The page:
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Federalism, Freedom and Diversity Part II
Article V Blog ^ | April 21st 2017 | Rodney Dodsworth

Posted on 04/21/2017 1:03:00 AM PDT by Jacquerie

Subtitle: Federalism Thwarts Consolidated Government. Federalism describes the vertical division of power between the national and state governments. When Constitutional government is limited to its enumerated powers by a federal senate, the states are free to develop and retain their uniqueness, to keep their largely homogenous interests, habits, and mores. This is diversity. THIS is how republican government is sustained across a vast continent. Federalism keeps consolidation at bay, and makes diversity a reality!

However, overnight, the Seventeenth Amendment transformed a stable, federal republic into a wild and unstable democratic form. Being unanchored by senators formerly loyal to the Ninth and Tenth Amendments, the last hundred years of social justice warrior scotus judges midwifed America’s transition from a republic of republics into the near-consolidated mass expected long ago by the Anti-Federalists.

Imagine a Return to Federalism. So what if Massachusetts amends its constitution to promote homosexuality through its public schools? While I know it harms society, I don’t live in Massachusetts and shouldn’t have any say in how the Bay State treats its culture. Just as I have no business reaching into and affecting another state’s traditions and mores, neither may the scotus reach down into fifty societies and order them to engage in societal destruction. What scotus increasingly does, when it casts diktats affecting the family, and thus society, has more in common with foolish despots described in Part I. Unlike wise despots, our scotus is too dense to understand that corrupting common and beneficial traditions through nationwide court decisions stokes disgust and hatred for the federal court system.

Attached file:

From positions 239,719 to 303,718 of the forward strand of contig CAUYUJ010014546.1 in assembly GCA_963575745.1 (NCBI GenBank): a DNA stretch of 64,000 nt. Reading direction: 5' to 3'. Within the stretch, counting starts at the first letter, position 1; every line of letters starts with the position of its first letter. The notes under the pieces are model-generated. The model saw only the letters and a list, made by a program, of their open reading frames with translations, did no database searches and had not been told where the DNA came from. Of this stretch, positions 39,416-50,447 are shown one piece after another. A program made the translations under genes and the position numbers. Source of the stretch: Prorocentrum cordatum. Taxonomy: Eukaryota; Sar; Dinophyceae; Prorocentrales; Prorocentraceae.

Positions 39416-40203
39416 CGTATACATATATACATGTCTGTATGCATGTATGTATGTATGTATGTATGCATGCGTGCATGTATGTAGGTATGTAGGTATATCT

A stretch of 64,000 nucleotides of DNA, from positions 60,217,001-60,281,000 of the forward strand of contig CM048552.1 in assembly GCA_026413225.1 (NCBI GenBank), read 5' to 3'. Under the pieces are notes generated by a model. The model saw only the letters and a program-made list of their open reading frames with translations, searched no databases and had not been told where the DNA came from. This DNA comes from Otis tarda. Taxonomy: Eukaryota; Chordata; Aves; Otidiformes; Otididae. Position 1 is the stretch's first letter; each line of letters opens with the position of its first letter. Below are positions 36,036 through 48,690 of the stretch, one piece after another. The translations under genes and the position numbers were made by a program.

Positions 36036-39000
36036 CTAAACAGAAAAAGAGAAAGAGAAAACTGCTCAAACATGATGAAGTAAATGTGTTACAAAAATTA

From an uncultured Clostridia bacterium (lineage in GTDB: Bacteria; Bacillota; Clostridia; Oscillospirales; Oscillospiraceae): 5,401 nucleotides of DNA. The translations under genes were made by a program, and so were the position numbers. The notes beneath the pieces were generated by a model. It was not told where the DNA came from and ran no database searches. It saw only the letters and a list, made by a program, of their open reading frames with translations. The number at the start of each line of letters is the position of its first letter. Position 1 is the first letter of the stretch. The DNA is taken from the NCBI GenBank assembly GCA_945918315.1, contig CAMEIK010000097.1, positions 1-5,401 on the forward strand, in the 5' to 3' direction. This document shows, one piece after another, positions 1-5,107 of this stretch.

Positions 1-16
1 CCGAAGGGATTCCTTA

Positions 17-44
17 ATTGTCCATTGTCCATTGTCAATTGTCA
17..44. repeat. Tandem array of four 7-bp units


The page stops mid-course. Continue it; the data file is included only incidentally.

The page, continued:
(Excerpt) Read more at ...

TOPICS: Government; Politics
KEYWORDS: articlev; federalism

1 posted on 04/21/2017 1:03:00 AM PDT by Jacquerie
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To: sauropod


2 posted on 04/21/2017 2:23:37 AM PDT by sauropod (Beware the fury of a patient man. I've lost my patience!)
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To: Jacquerie

Pragmatic implementation is needed. We have enough theory.

Eliminate ATF. Eliminate all Fed sin taxes. Let states levy and collect them. Let states regulate them.

Eliminate FBI role in bank robbery. FBI is only involved due to ego of J Edgar Hoover 90 years ago.

Eliminate Fed Dept of Transportation and all Fed transportation and energy taxes. Interstate highways? Mission Accomplished. Only short connectors and a lot of maintenance yet to be done. State and local can do that better than the Feds.

Mass transit? The people who want it are concentrated in a few states. That makes it a state issue.

Airport landing and passenger fees? Let the states levy and collect them.

The main role of these at the federal level is for Presidents and Congressional Leadership to use the above to BRIBE Congress critters into supporting omnibus bills they would not otherwise support.

Remove this ability to BRIBE and the quality of other bills will improve.

3 posted on 04/21/2017 4:23:01 AM PDT by spintreebob
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To: Jacquerie

GREAT post. Thanks. Speaking of anti-federalists...

The most important question that was ever proposed to your decision, or to the decision of any people under heaven, is before you, and you are to decide upon it by men of your own election, chosen specially for this purpose. If the constitution, offered to your acceptance, be a wise one, calculated to preserve the invaluable blessings of liberty, to secure the inestimable rights of mankind, and promote human happiness, then, if you accept it, you will lay a lasting foundation of happiness for millions yet unborn; generations to come will rise up and call you blessed. You may rejoice in the prospects of this vast extended continent becoming filled with freemen, who will assert the dignity of human nature. You may solace yourselves with the idea, that society, in this favoured land, will fast advance to the highest point of perfection; the human mind will expand in knowledge and virtue, and the golden age be, in some measure, realised. But if, on the other hand, this form of government contains principles that will lead to the subversion of liberty — if it tends to establish a despotism, or, what is worse, a tyrannic aristocracy; then, if you adopt it, this only remaining assylum for liberty will be shut up, and posterity will execrate your memory.